President Rodrigo Duterte’s pardon of a United States marine convicted of killing a transgender woman should help the Philippines gain access to coronavirus vaccines being developed by American companies, said his spokesman.
“I accept the reality that the president is upholding the higher national interest,” spokesman Harry Roque said yesterday, although he insisted that he was expressing a personal opinion and not that of Duterte.
“The president and I share the same deep conviction on major policy issues affecting the country, such as charting an independent foreign policy course and zero tolerance against corruption.
Duterte sparked controversy earlier this week for granting a surprise pardon to Lance Corporal Joseph Scott Pemberton, who was halfway into a 10-year sentence for killing Jennifer Laude in October 2014.
Laude was found dead in a motel room in the northern Philippines hours after she met the American at a bar in Olongapo city.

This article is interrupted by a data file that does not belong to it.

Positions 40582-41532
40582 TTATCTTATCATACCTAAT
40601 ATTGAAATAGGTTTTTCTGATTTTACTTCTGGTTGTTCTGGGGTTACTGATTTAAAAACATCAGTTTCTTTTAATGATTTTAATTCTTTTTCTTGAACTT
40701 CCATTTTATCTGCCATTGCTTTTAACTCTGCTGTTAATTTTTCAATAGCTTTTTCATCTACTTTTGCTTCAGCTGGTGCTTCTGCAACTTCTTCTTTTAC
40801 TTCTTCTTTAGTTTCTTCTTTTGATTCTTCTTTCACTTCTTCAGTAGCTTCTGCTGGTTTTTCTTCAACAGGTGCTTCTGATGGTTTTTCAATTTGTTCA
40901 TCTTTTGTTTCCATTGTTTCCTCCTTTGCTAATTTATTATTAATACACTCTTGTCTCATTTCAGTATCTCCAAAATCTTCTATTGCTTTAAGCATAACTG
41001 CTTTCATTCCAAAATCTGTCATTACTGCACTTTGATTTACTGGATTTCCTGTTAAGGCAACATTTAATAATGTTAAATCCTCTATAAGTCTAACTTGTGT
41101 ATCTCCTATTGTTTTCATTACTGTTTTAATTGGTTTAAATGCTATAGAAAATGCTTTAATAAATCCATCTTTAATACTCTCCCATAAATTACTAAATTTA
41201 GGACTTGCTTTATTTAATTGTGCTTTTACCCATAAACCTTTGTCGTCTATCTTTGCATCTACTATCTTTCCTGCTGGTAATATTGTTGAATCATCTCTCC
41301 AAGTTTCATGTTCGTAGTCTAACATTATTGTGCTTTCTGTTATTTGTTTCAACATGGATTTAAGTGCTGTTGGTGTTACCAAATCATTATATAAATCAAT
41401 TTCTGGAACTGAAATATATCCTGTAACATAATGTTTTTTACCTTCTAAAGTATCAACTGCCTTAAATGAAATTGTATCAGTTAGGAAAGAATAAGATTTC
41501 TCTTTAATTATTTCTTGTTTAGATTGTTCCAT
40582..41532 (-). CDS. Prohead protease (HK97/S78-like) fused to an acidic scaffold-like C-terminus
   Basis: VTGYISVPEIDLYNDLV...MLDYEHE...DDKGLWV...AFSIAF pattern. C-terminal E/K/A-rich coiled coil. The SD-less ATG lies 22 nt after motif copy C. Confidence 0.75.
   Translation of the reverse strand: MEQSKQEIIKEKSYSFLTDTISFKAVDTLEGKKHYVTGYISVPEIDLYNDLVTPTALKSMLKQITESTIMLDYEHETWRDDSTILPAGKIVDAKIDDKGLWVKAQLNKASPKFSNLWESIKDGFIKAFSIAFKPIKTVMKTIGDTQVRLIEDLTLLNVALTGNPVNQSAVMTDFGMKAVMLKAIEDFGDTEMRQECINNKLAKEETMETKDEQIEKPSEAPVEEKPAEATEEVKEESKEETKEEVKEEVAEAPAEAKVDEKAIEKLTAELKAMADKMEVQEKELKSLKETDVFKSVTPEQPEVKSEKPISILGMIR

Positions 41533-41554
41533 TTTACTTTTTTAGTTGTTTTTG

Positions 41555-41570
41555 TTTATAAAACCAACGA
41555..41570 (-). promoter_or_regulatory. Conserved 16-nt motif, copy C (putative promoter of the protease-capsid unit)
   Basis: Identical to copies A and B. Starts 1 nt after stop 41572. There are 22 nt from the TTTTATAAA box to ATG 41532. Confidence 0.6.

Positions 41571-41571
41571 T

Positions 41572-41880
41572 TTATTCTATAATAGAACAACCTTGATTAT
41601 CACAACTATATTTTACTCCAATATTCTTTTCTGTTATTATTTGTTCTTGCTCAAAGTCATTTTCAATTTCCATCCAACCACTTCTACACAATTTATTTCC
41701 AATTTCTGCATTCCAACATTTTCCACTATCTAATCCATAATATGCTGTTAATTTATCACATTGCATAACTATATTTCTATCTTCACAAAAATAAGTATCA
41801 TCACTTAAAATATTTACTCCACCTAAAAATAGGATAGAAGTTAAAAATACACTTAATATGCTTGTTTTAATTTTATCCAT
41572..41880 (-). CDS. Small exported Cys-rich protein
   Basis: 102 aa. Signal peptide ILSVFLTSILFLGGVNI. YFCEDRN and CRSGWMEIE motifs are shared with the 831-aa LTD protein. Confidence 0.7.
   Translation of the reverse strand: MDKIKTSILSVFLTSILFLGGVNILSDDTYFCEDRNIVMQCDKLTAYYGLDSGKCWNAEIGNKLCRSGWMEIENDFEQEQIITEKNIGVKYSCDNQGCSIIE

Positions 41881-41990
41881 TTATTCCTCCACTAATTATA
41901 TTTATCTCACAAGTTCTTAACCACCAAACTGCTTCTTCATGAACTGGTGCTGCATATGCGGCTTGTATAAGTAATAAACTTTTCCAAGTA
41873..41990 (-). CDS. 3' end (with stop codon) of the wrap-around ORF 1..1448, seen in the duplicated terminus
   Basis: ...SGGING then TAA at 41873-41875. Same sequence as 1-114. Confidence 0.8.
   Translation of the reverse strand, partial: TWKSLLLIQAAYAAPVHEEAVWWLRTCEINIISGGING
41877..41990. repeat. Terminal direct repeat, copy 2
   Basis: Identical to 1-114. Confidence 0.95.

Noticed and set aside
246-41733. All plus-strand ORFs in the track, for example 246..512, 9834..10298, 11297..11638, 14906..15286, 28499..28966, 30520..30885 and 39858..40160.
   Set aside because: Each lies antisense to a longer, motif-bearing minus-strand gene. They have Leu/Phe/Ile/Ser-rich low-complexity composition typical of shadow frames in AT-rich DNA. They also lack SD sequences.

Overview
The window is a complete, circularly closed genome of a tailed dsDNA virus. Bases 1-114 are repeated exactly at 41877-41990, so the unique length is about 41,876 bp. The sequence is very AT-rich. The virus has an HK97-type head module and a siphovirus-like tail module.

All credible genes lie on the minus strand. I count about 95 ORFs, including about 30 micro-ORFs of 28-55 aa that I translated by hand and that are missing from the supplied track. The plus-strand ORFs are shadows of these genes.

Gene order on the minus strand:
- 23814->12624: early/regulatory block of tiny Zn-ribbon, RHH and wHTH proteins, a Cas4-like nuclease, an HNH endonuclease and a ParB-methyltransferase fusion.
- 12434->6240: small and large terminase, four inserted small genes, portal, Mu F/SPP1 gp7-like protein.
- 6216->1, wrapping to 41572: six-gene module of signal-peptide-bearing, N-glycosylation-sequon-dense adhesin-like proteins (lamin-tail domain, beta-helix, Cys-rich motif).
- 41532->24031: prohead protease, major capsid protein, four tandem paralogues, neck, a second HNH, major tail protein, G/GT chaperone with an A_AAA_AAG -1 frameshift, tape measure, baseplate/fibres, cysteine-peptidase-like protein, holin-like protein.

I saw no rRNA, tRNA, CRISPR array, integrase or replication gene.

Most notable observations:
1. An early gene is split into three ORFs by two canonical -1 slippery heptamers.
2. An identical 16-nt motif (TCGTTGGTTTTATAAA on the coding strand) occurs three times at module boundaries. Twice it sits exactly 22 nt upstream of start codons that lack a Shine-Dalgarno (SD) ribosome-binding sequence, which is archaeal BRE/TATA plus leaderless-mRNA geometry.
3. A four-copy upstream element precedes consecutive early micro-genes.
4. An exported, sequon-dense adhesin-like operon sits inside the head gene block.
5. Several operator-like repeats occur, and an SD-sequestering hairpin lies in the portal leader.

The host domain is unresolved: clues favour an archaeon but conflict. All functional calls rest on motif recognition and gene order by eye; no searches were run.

Roque said the pardon was linked to Duterte’s desire to win swift access to a vaccine against a virus that has infected about a quarter of a million Filipinos, killing more than 4,000 of them.
“As we all know, our president has emphasised the need for a vaccine,” Roque told a virtual news conference.
“The grant of a pardon to Pemberton is in line with our president’s desire that the Philippines should also benefit when Americans do develop a vaccine,” he said.
Duterte’s action has cleared all legal obstacles to the soldier’s release after a local court ordered him freed early on the grounds of good behaviour.
Roque – himself in quarantine after an aide tested positive for the coronavirus – previously served as a lawyer for the victim’s family in the high-profile trial.
He also rejected suggestions that the Philippines was swapping its sovereignty for a coronavirus vaccine.
“The higher interest is saving lives,” Roque said. — AFP/Philippine Daily Inquirer/ANN
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